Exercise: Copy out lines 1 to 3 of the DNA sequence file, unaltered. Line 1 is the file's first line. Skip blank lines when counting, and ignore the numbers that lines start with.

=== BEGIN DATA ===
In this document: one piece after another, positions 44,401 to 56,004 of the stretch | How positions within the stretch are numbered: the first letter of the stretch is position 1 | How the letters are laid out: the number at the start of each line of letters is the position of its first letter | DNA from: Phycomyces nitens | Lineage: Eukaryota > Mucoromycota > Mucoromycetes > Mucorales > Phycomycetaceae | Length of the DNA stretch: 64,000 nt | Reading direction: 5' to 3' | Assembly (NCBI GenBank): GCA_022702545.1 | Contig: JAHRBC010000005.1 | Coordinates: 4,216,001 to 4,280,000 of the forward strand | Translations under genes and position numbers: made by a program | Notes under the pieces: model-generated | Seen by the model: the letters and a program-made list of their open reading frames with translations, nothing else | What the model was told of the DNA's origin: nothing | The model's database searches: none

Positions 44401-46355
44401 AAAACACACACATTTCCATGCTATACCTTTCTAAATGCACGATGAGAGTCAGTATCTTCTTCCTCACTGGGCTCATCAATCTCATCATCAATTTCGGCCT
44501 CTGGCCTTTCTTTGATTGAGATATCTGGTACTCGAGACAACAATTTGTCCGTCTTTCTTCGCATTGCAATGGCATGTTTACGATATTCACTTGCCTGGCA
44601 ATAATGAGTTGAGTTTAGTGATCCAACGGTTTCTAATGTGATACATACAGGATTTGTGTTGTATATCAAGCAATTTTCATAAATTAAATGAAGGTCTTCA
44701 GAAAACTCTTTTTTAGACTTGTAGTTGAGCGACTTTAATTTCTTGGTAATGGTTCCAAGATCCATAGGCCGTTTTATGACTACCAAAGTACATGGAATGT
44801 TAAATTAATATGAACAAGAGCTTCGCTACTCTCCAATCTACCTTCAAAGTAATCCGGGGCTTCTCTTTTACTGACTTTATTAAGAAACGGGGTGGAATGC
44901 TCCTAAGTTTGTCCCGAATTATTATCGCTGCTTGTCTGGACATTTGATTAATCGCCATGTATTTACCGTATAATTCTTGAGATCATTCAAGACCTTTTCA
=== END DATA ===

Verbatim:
In this document: one piece after another, positions 44,401 to 56,004 of the stretch | How positions within the stretch are numbered: the first letter of the stretch is position 1 | How the letters are laid out: the number at the start of each line of letters is the position of its first letter | DNA from: Phycomyces nitens | Lineage: Eukaryota > Mucoromycota > Mucoromycetes > Mucorales > Phycomycetaceae | Length of the DNA stretch: 64,000 nt | Reading direction: 5' to 3' | Assembly (NCBI GenBank): GCA_022702545.1 | Contig: JAHRBC010000005.1 | Coordinates: 4,216,001 to 4,280,000 of the forward strand | Translations under genes and position numbers: made by a program | Notes under the pieces: model-generated | Seen by the model: the letters and a program-made list of their open reading frames with translations, nothing else | What the model was told of the DNA's origin: nothing | The model's database searches: none

Positions 44401-46355
44401 AAAACACACACATTTCCATGCTATACCTTTCTAAATGCACGATGAGAGTCAGTATCTTCTTCCTCACTGGGCTCATCAATCTCATCATCAATTTCGGCCT